• Gastroenterology

Cite this

Adenoma detection rate is not influenced by the timing of colonoscopy when performed in half-day blocks. / Gurudu, Suryakanth R.; Ratuapli, Shiva K.; Leighton, Jonathan A; Heigh, Russell I.; Crowell, Michael D.

In: American Journal of Gastroenterology, Vol. 106, No. 8, 2011, p. 1466-1471.

Research output: Contribution to journalArticle

Gurudu, Suryakanth R. ; Ratuapli, Shiva K. ; Leighton, Jonathan A ; Heigh, Russell I. ; Crowell, Michael D. / Adenoma detection rate is not influenced by the timing of colonoscopy when performed in half-day blocks. In: American Journal of Gastroenterology. 2011 ; Vol. 106, No. 8. pp. 1466-1471.
@article{286c22084b144a93959a5843134932e6,
title = "Adenoma detection rate is not influenced by the timing of colonoscopy when performed in half-day blocks",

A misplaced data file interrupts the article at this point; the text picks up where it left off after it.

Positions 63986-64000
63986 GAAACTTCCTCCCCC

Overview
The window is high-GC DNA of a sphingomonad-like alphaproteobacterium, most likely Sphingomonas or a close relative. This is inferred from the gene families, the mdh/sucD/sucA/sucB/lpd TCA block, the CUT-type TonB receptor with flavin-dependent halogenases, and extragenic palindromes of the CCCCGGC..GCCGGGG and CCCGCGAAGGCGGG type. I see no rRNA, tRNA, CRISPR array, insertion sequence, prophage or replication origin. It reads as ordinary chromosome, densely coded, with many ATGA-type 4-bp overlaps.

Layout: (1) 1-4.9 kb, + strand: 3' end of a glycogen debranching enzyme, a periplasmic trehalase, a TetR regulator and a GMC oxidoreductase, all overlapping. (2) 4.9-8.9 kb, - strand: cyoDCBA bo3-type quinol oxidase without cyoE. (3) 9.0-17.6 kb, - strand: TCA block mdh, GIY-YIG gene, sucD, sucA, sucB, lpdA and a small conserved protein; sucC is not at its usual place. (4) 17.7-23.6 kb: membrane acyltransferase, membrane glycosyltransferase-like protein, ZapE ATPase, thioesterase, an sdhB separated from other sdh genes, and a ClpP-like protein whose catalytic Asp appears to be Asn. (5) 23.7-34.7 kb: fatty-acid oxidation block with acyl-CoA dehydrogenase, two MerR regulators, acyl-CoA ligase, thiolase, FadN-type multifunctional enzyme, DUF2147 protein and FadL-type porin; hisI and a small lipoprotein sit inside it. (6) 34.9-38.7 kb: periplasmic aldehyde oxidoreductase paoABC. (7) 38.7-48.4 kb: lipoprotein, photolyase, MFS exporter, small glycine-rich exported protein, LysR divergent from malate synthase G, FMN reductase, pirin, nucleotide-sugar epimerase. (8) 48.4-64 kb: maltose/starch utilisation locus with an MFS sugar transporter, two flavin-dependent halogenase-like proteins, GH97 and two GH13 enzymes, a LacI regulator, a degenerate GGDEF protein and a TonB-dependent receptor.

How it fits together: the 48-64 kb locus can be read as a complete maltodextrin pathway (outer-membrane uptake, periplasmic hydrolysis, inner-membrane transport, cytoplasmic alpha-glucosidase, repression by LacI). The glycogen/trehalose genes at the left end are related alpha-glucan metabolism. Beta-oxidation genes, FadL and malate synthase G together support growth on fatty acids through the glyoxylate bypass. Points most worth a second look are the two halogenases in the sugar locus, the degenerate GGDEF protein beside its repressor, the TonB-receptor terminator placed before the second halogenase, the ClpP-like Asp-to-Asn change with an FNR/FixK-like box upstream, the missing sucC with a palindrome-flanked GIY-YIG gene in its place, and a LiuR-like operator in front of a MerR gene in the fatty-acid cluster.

abstract = "Objectives: Afternoon colonoscopies have recently been reported to be associated with lower adenoma detection rate (ADR), which was attributed to physician fatigue resulting from the same endoscopist performing procedures throughout the day. The aim of our study was to assess ADR in morning compared with afternoon colonoscopy performed in half-day blocks with different physicians. We evaluated the primary hypothesis that morning and afternoon ADRs would not differ significantly when performed in half-day blocks by different endoscopists. Methods: Data on all colonoscopies performed between January 2009 and December 2009 were obtained from our endoscopy database. All patients who underwent colonoscopies in 2009 for screening, surveillance, and family history of colon cancer/polyps were included in the study. Morning colonoscopies were defined as those that were performed from 0800 to 1200 hours. Afternoon colonoscopies were defined as those that were performed from 1300 to 1700 hours. Colonoscopies in each block were performed either by different endoscopists working in half-day (morning or afternoon) block schedules or by the same endoscopist working a full-day schedule. Results: A total of 4,665 patients were included in the study. For endoscopists working the full-day, the afternoon ADR was significantly lower than the morning ADR (21 vs. 26.1{\%}; odds ratio (OR)=0.75; 95{\%} confidence interval (CI) 0.59, 0.96; P=0.02). Conversely, in the half-day group, there was no significant difference in ADR between afternoon and morning (27.6 vs. 26.6{\%}; OR=1.05; 95{\%} CI 0.88, 1.26; P=0.56). Conclusions: Performing colonoscopies in half-day blocks by different endoscopists increases the detection of adenomas in afternoon procedures, probably by reducing physician fatigue.",